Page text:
The core values of hospitality have never been needed more

The world is a very different place from what it was a week ago, and it will be a very different place in six months time. The disruption, the discontinuity and the very upheaval to the social fabric of society has changed all of our lives completely. There is no “normal” and those who may suggest there will be a return to normal are just soothsayers. The developed business models over the last decades are fractured and will have to be completely reconsidered in the post COVID-19 world. Analogies with world wars are closer to the truth.

How can the hospitality industry look beyond the immediate reaction of business survival to understand how their long term interests and those of government and society are actually one of the same? How can the industry contribute to help to overcome the world’s ‘state of emergency’?

Many business decisions are now out of businesses’ hands. We are responding to government decree, shutdowns, enforced quarantine, and even if still being allowed to be open, few, if any, customers. Where governments are now providing emergency measures to help businesses survive, do we not have a moral and social responsibility to be asking ourselves how can we help our communities and society?

It’s worth just taking a step back and reflecting on what “hospitality” is. Hospitality is more than an industry definition such as the service of food, drink and accommodation. Hospitality is a concept and an obligation, not just a word that we use to describe a whole variety of different commercial contexts. Hospitality is often described as “offering hospitality services”. This has come to mean a commercial transaction, whereas originally hospitality was based on generosity, a warm reception, special care for a guest, good intentions and the willingness to help others.

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There can be no better time for the industry to work with others and demonstrate its core values. There are already examples of hotels and restaurants offering services to support the vulnerable and the needy. This altruism needs to be recognised and applauded.

Regrettably, their are also some examples of abhorrent behaviour by hotels which have immediately released live-in workers and made them leave their accommodation. It is this widely publicised attitude that creates a very bad impression of the industry.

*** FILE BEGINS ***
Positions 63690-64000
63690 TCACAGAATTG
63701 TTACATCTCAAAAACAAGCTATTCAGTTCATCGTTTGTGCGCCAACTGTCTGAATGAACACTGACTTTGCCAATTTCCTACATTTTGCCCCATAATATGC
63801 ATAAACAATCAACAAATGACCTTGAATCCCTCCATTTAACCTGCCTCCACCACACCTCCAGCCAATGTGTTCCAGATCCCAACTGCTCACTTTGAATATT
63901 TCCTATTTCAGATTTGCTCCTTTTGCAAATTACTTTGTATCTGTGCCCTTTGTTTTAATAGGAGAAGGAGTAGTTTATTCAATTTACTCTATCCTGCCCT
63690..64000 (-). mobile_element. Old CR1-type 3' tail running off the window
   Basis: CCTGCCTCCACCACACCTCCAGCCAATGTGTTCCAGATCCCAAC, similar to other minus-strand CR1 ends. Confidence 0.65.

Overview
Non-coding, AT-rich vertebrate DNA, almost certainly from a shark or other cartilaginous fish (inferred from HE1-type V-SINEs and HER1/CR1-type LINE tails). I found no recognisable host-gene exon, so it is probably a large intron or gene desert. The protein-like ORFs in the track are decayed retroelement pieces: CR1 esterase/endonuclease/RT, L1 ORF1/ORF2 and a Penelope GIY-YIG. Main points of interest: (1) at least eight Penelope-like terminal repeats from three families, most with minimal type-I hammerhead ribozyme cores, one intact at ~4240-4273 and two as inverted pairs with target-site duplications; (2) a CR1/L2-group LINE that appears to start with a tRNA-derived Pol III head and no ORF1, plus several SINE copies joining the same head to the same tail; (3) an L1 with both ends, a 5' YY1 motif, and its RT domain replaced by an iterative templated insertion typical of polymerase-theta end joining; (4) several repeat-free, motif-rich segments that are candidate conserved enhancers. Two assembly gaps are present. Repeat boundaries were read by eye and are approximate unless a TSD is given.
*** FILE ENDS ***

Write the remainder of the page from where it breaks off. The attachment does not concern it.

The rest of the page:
What is needed now is a strong moral compass and industry leadership that shows how we are positively responding to an unprecedented social need. We need moral behaviour that shows how the industry can and should make a contribution to society that needs support to help alleviate the crisis everyone is now facing. To quote from many sources: “this is a marathon, not a sprint”.

What are the greatest needs beyond medical services and medical supplies? The basic requirements of security, shelter and food. Much will be done by governments to ensure that these basic needs are met, but not all within societies have access to those necessities, especially when self isolation, social distancing and quarantine have to be introduced to protect populations.

If we consider the basics of the hospitality industry, they are the provision of food, drink and accommodation. These are traditionally being delivered within the physical facilities of hotels, restaurants, bars and venues. When this is no longer possible, how can those facilities be utilised for the benefit of the of the communities they serve?

One key feature must be to try to preserve those facilities for the post COVID-19 environment. When fear of social contact has diminished, there will be a natural increased demand from people wanting to emerge from social isolation into social contact. Those facilities are best preserved by being staffed, maintained and providing services.

The pressure on the health services is more than just on high-dependency intensive care. There are many longer stay patients who require far fewer medical interventions. One thing that hotels have in abundance are beds and the staff to ensure that they are properly cleaned, well maintained and that the occupants of those beds can be properly fed. In the previous world wars, many hotels became convalescent homes for the sick and the wounded of the war. Some hotels are already making accommodation available to health workers. Is now the time for hotels be offering their facilities for those not requiring intensive medical support, but who do require some form of convalescent or non-urgent hospitalisation? Obviously care would have to be taken to ensure social distancing, but these options are all possible.

Catering companies should be working together to pool resources to provide a range of meal options for the vulnerable in society. Many are offering takeaway or delivered services within their traditional commercial model, but those who would otherwise be servicing businesses which have less demand could be using their spare capacity.

The complexities of business relationships, legal positions and contractual obligations suggest that this type altruistic approach should not be possible. However, we are not in normal times and my argument is one of coordinating action now and working out the financial model later – especially if governments are underwriting elements of costs, including staff costs. Trying to maintain the same commercial mindset is not a sustainable option. Changing the mindset to the core values of hospitality and demonstrating the role the industry can play in times of crisis now will enhance its value to society in the future.

The opinions expressed are entirely those of the author.

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